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Human rights violations continuing in Philippines
Published on: Tuesday, March 28, 2023
By: AFP
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Human rights violations continuing in Philippines
Philippine UPR Watch holds mass actions for Universal Periodic Review on the Philippines.
MANILA: Filipino human rights defenders have maintained that human rights violations are continuing in the Philippines under the administration of President Ferdinand Marcos, Jr.

Speaking at a side event of the 52nd Regular Session of the United Nations Human Rights Council in Geneva, Switzerland last week, the Philippine Universal Periodic Review Watch said there had been 227 drug war-related killings since Marcos assumed office last year.

“What I’m saying is that one killing is one too many and 227 is not a small number,” Philippine UPR Watch convenor Mervin Toquero told ANC’s “Rundown” Monday.

“Aside from drug-related killings, there are also human rights violations that are happening against human rights defenders,” added Toquero, also National Council of Churches in the Philippines for Faith, Witness and Service program secretary.

The group cited the report by the University of the Philippines Third World Studies Centre.

Among the speakers in the side event was abduction survivor April Dyan Gumanao, regional coordinator of the Alliance of Concerned Teachers.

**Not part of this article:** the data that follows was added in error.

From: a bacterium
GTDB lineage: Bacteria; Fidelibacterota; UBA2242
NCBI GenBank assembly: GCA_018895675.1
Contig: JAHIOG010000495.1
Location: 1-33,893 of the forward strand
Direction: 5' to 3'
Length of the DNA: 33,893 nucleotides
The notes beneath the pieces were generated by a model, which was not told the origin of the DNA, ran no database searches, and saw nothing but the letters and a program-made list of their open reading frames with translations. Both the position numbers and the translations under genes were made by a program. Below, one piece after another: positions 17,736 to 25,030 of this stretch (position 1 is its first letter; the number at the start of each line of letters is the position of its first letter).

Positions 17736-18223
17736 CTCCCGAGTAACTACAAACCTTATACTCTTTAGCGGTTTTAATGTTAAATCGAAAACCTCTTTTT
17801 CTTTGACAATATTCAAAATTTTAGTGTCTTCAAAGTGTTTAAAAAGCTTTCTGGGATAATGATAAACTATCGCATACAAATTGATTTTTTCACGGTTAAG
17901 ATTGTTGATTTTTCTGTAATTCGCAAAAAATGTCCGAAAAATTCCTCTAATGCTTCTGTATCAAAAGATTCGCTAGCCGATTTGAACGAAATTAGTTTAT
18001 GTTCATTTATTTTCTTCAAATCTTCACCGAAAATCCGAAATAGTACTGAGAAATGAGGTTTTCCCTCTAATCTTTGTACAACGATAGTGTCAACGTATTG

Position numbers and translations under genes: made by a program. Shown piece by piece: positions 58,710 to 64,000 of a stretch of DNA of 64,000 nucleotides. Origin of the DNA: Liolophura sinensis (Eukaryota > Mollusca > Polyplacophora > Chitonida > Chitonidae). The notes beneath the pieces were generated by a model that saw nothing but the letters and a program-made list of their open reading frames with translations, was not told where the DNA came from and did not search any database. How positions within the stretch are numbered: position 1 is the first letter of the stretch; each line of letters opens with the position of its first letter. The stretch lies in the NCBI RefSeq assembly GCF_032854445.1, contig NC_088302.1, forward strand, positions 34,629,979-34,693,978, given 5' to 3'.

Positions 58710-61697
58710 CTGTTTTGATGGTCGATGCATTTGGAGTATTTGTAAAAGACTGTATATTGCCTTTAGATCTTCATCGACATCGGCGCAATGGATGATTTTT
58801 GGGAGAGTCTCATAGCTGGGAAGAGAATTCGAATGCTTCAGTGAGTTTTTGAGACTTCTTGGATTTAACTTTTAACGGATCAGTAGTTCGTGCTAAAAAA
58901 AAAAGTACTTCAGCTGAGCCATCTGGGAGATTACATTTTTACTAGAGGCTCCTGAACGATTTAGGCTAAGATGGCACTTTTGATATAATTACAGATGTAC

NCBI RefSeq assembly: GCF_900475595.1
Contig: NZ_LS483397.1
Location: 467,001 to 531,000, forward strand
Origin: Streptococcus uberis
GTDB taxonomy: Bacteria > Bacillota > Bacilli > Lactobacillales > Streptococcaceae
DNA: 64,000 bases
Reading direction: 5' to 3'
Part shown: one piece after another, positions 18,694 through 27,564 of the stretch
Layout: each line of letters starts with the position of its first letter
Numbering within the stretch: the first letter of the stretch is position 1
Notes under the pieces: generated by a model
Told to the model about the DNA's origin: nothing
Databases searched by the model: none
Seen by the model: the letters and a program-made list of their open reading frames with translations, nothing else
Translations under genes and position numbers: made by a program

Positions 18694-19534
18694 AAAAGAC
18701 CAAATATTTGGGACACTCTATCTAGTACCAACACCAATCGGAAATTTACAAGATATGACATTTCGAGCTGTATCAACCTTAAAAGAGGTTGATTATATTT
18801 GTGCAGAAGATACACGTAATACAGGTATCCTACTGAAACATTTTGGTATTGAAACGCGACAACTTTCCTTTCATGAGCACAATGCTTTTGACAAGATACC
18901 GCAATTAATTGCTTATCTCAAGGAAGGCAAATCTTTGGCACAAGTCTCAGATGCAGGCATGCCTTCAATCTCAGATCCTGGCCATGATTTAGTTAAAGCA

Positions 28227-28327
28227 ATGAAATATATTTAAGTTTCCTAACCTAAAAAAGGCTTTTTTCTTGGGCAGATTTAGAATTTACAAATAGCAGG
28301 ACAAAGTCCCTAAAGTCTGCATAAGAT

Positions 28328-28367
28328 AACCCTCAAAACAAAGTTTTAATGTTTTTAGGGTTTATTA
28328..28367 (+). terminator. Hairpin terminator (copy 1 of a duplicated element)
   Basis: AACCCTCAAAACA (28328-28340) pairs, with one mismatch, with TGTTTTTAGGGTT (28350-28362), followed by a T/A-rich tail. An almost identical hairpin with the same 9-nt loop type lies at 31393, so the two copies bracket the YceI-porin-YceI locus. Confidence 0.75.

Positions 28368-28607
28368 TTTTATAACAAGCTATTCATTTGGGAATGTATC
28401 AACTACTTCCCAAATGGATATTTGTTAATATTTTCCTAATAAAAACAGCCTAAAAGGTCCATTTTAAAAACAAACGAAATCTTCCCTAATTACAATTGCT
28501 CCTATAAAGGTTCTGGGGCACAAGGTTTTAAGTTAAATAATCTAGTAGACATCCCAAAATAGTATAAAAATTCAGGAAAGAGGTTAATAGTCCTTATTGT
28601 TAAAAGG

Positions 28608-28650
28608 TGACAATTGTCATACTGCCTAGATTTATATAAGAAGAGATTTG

Gumanao and her partner Armand Dayoha were abducted by suspected state agents as they disembarked from a ferry at the Cebu port in January.

Gumanao said they were held for five days, interrogated relentlessly while blindfolded and handcuffed, and underwent psychological torture.

To date, their abductors are still at large. The police have denied involvement in the incident.

“It’s very important for us to amplify our call for justice and accountability not only in the Philippines but also in the international field,” she told “Rundown”.

“For us victims, it’s very difficult to seek for justice and accountability, to ask for assistance from our authorities who are the very persons suspected to be the ones who have done that.”

For Cristina Palabay, also Philippine UPR Watch convenor, the measures that the government took to address human rights abuses have been superficial.

“I think the steps taken so far have been superficial. At the same time, the steps fail to strike at the heart of the root causes of such human rights violations,” she said.

Palabay said policies on the drug war and counterinsurgency programme had not been rescinded.

“Government actors and perpetrators will continue doing the crimes that they do because they are not made accountable. They simply can get away with the crimes done the past years,” she added.

The Philippine government is urged to legislate the proposed Human Rights Defenders’ Protection Act, which seeks to protect human rights defenders from red-tagging, threats and reprisal in relation to their work or activities.

In response, CHR chairman Richard Palpal-latoc admitted rights violations had not stopped.

“With regard to human rights abuses, I can’t deny that there are still violations. We are conducting meetings with civil society organizations. They confirmed the incidents on violations of human rights,” he also told “Rundown”.

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